You can note for the first time, we get the HTTP status 200 and for the subsequent request, we get the HTTP status 304 Not Modified

Please refer the below sample code which shows both approaches



import javax.ws.rs.GET;
import javax.ws.rs.Path;
import javax.ws.rs.Produces;
import javax.ws.rs.QueryParam;
import javax.ws.rs.core.CacheControl;
import javax.ws.rs.core.Context;
import javax.ws.rs.core.EntityTag;
import javax.ws.rs.core.MediaType;
import javax.ws.rs.core.Request;
import javax.ws.rs.core.Response;

@Path("/greeter")
public class GreetingResource {

    private static final String HELLO_MESSAGE= "Welcome %s";

    private static final String BIRTHDAY_MESSAGE= "Happy Birthday %s";

    @Context
    private Request request;

    @GET
    @Path("welcome")
    @Produces(MediaType.TEXT_HTML)
    public Response sayWelcomeMessage(@QueryParam("name") String name) {
        System.out.println("sayWelcomeMessage:::::"+ System.currentTimeMillis());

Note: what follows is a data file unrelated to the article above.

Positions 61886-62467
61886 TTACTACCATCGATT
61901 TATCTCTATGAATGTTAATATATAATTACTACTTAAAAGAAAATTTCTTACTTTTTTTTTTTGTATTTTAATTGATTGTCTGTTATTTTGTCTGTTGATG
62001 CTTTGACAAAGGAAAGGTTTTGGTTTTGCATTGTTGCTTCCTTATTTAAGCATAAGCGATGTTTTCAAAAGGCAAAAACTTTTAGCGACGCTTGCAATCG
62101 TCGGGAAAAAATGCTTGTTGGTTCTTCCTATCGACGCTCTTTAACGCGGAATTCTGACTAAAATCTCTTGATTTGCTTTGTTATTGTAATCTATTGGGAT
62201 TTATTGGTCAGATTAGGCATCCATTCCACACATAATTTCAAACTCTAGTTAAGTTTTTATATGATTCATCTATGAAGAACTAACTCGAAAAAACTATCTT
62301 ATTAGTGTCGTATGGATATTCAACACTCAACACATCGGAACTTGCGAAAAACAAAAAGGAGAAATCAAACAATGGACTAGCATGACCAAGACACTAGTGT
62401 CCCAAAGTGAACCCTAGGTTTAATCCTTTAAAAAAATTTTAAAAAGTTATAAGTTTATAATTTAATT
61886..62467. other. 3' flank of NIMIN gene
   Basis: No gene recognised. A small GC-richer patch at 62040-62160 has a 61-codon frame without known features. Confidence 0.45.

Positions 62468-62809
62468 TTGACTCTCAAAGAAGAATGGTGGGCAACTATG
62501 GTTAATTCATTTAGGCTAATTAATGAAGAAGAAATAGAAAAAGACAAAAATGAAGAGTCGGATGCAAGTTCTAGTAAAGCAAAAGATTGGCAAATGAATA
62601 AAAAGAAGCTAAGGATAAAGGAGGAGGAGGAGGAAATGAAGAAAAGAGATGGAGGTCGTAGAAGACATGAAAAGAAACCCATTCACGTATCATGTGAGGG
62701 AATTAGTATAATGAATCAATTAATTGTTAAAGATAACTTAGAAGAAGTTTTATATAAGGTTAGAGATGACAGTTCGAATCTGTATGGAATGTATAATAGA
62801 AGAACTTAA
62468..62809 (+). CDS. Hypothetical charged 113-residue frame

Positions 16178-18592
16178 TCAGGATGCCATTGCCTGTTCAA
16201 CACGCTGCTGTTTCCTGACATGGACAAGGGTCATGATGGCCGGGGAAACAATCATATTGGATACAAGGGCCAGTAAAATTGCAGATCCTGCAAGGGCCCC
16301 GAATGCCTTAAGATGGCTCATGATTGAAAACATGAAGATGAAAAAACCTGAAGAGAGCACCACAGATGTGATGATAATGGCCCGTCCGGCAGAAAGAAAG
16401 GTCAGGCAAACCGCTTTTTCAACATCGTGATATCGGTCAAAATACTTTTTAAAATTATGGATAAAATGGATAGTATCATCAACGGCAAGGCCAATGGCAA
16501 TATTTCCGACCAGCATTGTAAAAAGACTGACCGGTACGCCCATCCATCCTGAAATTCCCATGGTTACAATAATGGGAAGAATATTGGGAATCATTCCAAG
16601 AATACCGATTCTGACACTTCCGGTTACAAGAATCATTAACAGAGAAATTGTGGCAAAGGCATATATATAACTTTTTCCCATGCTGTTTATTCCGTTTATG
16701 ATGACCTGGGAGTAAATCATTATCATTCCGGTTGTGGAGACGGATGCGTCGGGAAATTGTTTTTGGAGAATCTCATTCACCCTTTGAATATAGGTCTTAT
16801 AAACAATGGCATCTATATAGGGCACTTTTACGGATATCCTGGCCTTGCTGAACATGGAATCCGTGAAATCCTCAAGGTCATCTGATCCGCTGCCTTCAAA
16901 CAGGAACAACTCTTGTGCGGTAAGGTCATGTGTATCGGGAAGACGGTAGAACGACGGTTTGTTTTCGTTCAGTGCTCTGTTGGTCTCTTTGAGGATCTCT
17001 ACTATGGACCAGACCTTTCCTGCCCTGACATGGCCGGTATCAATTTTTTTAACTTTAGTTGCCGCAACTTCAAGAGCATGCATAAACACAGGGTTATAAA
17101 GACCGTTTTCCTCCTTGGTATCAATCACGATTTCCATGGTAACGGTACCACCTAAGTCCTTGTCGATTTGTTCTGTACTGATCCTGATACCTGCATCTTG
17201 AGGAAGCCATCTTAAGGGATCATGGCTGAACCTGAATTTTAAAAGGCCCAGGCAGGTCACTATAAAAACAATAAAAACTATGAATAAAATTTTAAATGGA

CacheControl cacheControl = new CacheControl();
        cacheControl.setMaxAge(60);
        cacheControl.setPrivate(true);
        Response.ResponseBuilder builder = Response.ok(String.format(HELLO_MESSAGE, name));
        builder.cacheControl(cacheControl);
        return builder.build();
    }

    @GET
    @Path("bday")
    @Produces(MediaType.TEXT_HTML)
    public Response sayBdayWishesMessage(@QueryParam("name") String name) {

        System.out.println("sayGreetingMessage:::::"+ System.currentTimeMillis());
        CacheControl cacheControl = new CacheControl();
        //60 seconds
        cacheControl.setMaxAge(60);

        String message = String.format(BIRTHDAY_MESSAGE, name);
        EntityTag entityTag = new EntityTag(Integer.toString(message.hashCode()));